Lowell's Knights of the High Table

The Music Box

In the Lowell House Dining Hall

King Arthur does not conform to common conceptions of opera, Baroque or modern, Really a heroic drama, it employs Purcell's music only at intervals, with the plot advanced by spoken poetry rather than the conventional recitative. Music serves for supernatural beings, battle and drinking songs, and ballet sequences, while most of the principal characters have speaking roles only.

Despite a few stirring moments and occasionally, beautiful imagery, Dryden's poem is generally silly and would be a woeful bore with anything but skillful reading. Director Peter Judd did not make the mistake of some productions and let the performers burlesque the text; rather, each recited the flowery lines as if they were the Twenty-Third Psalm, and the results were doubly hilarious. Among numerous principals, Nora Sayre transformed the mealy-mouthed Emmeline into a vivacious heroine, and Thomas Merriam as Merlin romped through the comic role of "a famous Inchanter."

The music of King Arthur is fortunately divided among many characters, so that no single individual bears the vocal burden. The singers performed with spirit and clean diction, but after all, Purcell is not Arthur Sullivan and some voices sounded uncomfortably strained, However, Elizabeth Kalkhurst sang with beautiful tone as Cupid, while two little boys--Michael DeBruyn and Richard Wulf--stopped the show with their shepherds' ditty.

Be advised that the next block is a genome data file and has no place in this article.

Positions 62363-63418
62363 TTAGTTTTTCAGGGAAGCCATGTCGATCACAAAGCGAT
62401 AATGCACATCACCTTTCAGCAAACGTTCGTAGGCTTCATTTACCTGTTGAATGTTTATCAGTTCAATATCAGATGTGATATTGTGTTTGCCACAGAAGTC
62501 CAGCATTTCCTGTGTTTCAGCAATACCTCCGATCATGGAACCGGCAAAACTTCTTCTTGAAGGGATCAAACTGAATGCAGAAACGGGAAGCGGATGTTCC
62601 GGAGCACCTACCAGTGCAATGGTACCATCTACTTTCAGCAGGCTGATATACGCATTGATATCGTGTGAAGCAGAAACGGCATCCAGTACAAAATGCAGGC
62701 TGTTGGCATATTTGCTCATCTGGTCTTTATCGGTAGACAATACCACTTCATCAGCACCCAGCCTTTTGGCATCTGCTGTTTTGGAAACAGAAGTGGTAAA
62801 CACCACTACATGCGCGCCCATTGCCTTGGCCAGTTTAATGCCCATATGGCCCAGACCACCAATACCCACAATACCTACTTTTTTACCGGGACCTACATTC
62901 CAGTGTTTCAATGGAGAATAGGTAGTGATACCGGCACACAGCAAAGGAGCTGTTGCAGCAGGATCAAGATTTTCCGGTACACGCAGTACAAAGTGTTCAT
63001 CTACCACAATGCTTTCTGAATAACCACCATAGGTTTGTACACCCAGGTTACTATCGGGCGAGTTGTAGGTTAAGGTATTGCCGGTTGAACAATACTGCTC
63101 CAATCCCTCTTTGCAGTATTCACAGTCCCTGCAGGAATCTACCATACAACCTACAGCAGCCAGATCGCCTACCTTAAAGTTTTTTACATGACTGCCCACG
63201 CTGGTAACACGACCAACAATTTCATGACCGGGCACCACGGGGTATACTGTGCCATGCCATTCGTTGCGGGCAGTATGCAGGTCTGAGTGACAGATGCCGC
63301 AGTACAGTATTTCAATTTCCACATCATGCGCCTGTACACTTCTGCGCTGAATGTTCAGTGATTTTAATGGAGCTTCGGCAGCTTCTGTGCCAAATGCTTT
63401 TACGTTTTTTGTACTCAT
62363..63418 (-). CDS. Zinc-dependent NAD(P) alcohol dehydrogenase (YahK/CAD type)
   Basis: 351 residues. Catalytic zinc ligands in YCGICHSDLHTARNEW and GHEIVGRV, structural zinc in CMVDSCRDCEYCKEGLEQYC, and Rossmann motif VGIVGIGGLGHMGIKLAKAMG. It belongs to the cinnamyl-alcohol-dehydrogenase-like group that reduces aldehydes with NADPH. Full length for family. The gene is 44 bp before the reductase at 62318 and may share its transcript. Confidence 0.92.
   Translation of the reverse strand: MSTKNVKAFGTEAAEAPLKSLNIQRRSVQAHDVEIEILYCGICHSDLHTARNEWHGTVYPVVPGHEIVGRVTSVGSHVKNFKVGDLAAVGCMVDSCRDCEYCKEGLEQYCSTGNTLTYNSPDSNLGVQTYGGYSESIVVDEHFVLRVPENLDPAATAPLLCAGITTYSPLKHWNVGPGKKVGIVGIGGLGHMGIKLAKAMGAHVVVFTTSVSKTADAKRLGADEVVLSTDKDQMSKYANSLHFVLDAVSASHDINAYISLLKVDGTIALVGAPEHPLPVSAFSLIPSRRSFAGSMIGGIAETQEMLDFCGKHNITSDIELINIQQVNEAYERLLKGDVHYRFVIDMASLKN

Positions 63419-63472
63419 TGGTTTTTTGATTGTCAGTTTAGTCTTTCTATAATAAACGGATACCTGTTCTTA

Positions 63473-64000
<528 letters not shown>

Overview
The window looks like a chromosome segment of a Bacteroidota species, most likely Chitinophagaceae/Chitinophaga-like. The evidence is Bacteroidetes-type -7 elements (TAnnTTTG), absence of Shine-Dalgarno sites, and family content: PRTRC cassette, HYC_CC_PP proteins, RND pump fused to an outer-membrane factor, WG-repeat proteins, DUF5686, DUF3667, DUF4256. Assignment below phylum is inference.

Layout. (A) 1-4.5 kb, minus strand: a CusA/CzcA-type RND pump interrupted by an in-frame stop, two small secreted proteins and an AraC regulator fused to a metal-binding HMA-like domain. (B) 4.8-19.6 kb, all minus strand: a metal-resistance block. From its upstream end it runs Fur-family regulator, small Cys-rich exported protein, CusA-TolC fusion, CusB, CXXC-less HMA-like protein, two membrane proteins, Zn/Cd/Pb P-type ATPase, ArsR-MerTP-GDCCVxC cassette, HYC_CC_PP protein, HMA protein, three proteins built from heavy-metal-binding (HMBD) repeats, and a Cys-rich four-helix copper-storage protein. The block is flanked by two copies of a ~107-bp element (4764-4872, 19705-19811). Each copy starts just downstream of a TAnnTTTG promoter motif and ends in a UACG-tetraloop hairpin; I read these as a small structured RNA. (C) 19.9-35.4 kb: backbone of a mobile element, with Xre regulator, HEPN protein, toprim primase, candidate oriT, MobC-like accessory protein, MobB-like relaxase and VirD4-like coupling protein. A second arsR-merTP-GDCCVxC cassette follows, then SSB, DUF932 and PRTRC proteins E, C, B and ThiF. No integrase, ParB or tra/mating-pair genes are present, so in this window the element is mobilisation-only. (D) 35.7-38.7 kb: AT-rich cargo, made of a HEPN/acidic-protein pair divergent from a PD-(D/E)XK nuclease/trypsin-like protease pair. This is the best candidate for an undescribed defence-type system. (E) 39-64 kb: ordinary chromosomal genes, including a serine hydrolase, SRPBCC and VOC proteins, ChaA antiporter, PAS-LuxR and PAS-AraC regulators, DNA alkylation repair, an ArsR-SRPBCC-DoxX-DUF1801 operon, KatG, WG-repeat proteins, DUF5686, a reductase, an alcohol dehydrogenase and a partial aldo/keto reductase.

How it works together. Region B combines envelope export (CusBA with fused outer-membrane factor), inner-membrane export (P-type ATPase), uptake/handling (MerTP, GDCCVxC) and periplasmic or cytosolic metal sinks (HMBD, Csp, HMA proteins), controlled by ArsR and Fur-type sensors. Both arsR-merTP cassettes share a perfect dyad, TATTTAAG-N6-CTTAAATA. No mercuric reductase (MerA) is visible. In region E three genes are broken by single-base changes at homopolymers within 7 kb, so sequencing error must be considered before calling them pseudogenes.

Lowell Houses was fortunate to have the services of Howard Brown as choral director. He turned what has sometimes in the past been a rather slipshod group into an ensemble of the highest caliber--always in tune, enunciating clearly, precise in all entrances. And conductor Michael Greenebaum stirred the orchestra to level of performance distinguished by its accuracy and warmth.

Elizabeth Johnston's costumes are always colorful, with dancers dressed exquisitely for the divertissements.

Apart from Mary Arnold's graceful and appropriate choreography, staging is the weakest link in the production, Mr. Judd moves his players with clarity and pace, but--especially in Act I--there is too much background fidgeting to provide "action" for some longer numbers.

Despite these slight flaws, King Arthur offers tonight and tomorrow night into the same charm Downes found in 1691:

". . . excellently adorned with scenes and machines: the musical part set by the famous Mr. Henry Purcell . . . the play and musick pleas'd the Court and City, and being well perform'd 'twas very gainful to the company."